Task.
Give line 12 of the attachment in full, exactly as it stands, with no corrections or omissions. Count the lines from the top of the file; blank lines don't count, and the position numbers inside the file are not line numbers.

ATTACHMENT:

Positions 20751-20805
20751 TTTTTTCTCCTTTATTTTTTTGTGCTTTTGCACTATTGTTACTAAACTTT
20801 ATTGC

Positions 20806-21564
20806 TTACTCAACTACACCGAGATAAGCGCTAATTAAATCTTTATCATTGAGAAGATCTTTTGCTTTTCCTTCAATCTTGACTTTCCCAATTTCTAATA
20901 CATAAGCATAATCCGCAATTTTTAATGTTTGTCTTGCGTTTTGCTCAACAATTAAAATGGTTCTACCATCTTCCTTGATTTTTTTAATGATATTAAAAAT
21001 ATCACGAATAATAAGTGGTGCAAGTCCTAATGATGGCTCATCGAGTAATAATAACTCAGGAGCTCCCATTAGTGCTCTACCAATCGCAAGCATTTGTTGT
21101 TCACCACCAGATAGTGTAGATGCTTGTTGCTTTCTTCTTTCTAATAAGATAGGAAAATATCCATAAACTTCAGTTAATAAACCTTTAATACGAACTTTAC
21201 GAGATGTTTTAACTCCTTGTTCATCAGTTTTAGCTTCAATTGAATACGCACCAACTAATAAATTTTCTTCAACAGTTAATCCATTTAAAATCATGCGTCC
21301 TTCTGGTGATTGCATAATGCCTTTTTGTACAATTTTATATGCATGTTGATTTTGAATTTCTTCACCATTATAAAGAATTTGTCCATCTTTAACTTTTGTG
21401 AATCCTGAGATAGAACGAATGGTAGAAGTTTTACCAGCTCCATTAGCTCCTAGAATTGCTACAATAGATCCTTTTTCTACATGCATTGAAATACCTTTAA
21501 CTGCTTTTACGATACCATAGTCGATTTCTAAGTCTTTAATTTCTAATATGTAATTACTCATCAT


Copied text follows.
21501 CTGCTTTTACGATACCATAGTCGATTTCTAAGTCTTTAATTTCTAATATGTAATTACTCATCAT